Archive for November, 2013


November 17, 2013

The Beatles on BBC Radio. There’s a background story to all this. Why were they on radio? Why cover versions of other people’s songs?

In the early Sixties when British music changed everything so dramatically, there weren’t numerous radio stations in England like there were in America and Australia. There was only the national broadcaster, the BBC. The BBC has a lot of masters to serve. They couldn’t devote themselves to one style of music or one demographic. There was a lot of music the BBC wasn’t playing, or not playing enough of. That meant that a lot of the groups of the day became human jukeboxes for that music. There was a lot of music out there that people wanted to hear or could be exposed to. That’s why the Beatles and the Rolling Stones and others ALL did Motown, Buddy Holly, Chuck Berry and the rest. That’s where that generation of groups came from, how they evolved.

Where the Beatles were different was that went out of circulation by going to Hamburg, Germany. The Beatles performed live in Hamburg over 1,200 times from 1960 to 1964, amassing more than 10,000 hours of playing time.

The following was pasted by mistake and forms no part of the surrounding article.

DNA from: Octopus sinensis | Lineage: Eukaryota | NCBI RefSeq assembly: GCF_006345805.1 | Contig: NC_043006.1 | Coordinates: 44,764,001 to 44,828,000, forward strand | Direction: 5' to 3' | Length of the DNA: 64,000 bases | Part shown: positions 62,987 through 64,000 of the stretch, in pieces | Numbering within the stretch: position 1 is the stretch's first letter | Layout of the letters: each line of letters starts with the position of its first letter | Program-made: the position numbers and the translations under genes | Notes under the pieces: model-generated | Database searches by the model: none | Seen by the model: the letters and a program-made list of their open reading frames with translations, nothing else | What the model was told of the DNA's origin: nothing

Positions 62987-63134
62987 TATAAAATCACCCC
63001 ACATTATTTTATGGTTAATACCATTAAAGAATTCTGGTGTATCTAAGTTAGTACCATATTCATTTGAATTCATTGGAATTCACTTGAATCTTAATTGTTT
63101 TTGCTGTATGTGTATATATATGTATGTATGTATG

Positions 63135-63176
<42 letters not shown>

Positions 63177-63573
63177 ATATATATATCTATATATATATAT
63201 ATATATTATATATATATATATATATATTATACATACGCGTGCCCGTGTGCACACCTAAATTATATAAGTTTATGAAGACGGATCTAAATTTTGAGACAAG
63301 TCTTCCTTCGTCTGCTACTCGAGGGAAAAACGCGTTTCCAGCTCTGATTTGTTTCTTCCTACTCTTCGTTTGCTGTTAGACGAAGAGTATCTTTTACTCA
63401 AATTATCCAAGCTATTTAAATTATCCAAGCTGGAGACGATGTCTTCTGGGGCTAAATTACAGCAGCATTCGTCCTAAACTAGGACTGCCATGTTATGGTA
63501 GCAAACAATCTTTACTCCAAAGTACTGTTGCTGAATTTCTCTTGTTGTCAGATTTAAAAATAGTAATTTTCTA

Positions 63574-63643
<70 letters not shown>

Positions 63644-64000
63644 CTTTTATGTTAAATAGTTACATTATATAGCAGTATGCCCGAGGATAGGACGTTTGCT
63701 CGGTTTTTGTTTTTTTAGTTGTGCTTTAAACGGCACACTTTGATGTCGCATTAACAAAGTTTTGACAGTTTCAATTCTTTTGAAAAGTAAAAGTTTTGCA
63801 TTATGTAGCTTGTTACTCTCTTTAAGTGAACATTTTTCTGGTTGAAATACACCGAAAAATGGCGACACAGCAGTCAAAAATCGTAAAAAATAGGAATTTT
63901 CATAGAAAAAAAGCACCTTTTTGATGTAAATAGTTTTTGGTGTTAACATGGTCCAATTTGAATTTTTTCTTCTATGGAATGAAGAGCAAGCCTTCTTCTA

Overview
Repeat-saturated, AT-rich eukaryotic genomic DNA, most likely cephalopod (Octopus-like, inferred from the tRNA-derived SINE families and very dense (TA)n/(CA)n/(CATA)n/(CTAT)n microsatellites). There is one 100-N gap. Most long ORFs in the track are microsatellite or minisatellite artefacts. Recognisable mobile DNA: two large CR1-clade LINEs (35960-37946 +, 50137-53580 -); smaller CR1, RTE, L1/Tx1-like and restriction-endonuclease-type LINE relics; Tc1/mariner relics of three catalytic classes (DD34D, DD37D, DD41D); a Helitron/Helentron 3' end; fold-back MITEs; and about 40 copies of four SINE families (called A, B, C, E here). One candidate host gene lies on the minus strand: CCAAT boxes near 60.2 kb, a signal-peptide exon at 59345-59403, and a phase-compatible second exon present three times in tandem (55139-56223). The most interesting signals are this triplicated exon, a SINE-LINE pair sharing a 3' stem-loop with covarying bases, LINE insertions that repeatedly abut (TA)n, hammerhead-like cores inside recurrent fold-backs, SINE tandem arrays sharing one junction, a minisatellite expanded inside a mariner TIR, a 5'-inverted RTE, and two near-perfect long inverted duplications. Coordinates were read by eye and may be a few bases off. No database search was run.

When they returned to Liverpool they were better than any of the other groups, more experienced. When they came back the second time they had THOSE hairstyles. Amongst all the other Liverpool groups – and there where around 300 of them in just that city – the Beatles where better than the rest and EXOTIC. Some people even thought they were German, What also made the Beatles different was that they didn’t have ONE lead singer. And they wrote their own songs to perform alongside the covers. They were good And they were different. The songs were the ace up their sleeve.

Back to the BBC. One of the masters the BBC had to serve was the Musicians Union. To keep musicians in work there was a thing called Needle Time. There was only so much music that the BBC was allowed to play off record. As this generation of British music grew in popularity the BBC was able to satisfy the thirst with live performances. They all did it for extra exposure. It was necessary to audition for the BBC to get your foot in.

So that’s what we’re listening to when we listen to The Beatles’ On Air – Live at the BBC Volume 2, what didn’t make Volume 1 or the Anthology, scraping the bottom on the Beatles’ barrel.

The establishment of pirate radio stations off the coast of England forced the government and the BBCs hand with the creation of Radio 1 (still with needle time) and eventually commercial radio. This history hangs like a ghost over English music. English music fans had to search for their music. They learned to love their music. It’s a spirit that has lived on in the (disappearing) English music magazine culture.